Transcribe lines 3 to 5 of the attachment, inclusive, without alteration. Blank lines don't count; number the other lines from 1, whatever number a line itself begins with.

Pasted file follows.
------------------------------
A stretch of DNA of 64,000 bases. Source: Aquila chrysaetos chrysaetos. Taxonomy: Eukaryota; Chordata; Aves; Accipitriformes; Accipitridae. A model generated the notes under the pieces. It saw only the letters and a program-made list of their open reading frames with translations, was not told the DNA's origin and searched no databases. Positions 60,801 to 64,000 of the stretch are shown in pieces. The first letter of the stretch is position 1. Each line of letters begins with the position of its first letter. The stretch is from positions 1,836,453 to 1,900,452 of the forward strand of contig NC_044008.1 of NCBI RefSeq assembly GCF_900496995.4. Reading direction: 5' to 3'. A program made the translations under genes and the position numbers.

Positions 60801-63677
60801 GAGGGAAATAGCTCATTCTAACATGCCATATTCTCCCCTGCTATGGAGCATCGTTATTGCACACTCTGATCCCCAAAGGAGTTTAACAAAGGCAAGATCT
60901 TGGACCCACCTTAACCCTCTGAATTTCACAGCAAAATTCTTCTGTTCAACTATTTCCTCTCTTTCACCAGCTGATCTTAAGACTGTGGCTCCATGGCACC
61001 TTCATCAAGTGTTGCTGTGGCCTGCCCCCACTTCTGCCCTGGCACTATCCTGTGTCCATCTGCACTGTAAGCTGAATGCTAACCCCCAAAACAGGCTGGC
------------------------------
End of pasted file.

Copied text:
60801 GAGGGAAATAGCTCATTCTAACATGCCATATTCTCCCCTGCTATGGAGCATCGTTATTGCACACTCTGATCCCCAAAGGAGTTTAACAAAGGCAAGATCT
60901 TGGACCCACCTTAACCCTCTGAATTTCACAGCAAAATTCTTCTGTTCAACTATTTCCTCTCTTTCACCAGCTGATCTTAAGACTGTGGCTCCATGGCACC
61001 TTCATCAAGTGTTGCTGTGGCCTGCCCCCACTTCTGCCCTGGCACTATCCTGTGTCCATCTGCACTGTAAGCTGAATGCTAACCCCCAAAACAGGCTGGC